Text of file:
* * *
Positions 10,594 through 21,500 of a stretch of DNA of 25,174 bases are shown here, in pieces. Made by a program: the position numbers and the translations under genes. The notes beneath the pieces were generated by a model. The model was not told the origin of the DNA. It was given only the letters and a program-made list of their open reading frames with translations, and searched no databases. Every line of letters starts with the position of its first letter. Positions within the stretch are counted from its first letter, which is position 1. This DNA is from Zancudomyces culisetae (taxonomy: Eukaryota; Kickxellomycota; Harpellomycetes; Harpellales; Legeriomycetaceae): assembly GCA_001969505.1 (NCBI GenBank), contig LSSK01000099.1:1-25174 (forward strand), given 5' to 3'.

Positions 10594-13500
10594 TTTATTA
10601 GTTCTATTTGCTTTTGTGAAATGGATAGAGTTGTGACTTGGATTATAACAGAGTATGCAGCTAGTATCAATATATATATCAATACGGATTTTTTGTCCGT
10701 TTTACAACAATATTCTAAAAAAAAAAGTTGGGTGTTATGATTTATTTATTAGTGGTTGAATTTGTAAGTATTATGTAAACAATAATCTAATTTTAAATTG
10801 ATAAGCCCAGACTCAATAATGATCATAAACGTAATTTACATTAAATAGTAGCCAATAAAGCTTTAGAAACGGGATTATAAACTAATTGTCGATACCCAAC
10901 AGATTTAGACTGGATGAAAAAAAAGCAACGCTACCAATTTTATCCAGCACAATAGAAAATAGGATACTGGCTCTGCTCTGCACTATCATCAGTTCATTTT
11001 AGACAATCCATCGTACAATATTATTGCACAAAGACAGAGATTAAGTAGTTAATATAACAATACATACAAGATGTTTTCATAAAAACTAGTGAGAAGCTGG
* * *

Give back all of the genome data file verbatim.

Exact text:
Positions 10,594 through 21,500 of a stretch of DNA of 25,174 bases are shown here, in pieces. Made by a program: the position numbers and the translations under genes. The notes beneath the pieces were generated by a model. The model was not told the origin of the DNA. It was given only the letters and a program-made list of their open reading frames with translations, and searched no databases. Every line of letters starts with the position of its first letter. Positions within the stretch are counted from its first letter, which is position 1. This DNA is from Zancudomyces culisetae (taxonomy: Eukaryota; Kickxellomycota; Harpellomycetes; Harpellales; Legeriomycetaceae): assembly GCA_001969505.1 (NCBI GenBank), contig LSSK01000099.1:1-25174 (forward strand), given 5' to 3'.

Positions 10594-13500
10594 TTTATTA
10601 GTTCTATTTGCTTTTGTGAAATGGATAGAGTTGTGACTTGGATTATAACAGAGTATGCAGCTAGTATCAATATATATATCAATACGGATTTTTTGTCCGT
10701 TTTACAACAATATTCTAAAAAAAAAAGTTGGGTGTTATGATTTATTTATTAGTGGTTGAATTTGTAAGTATTATGTAAACAATAATCTAATTTTAAATTG
10801 ATAAGCCCAGACTCAATAATGATCATAAACGTAATTTACATTAAATAGTAGCCAATAAAGCTTTAGAAACGGGATTATAAACTAATTGTCGATACCCAAC
10901 AGATTTAGACTGGATGAAAAAAAAGCAACGCTACCAATTTTATCCAGCACAATAGAAAATAGGATACTGGCTCTGCTCTGCACTATCATCAGTTCATTTT
11001 AGACAATCCATCGTACAATATTATTGCACAAAGACAGAGATTAAGTAGTTAATATAACAATACATACAAGATGTTTTCATAAAAACTAGTGAGAAGCTGG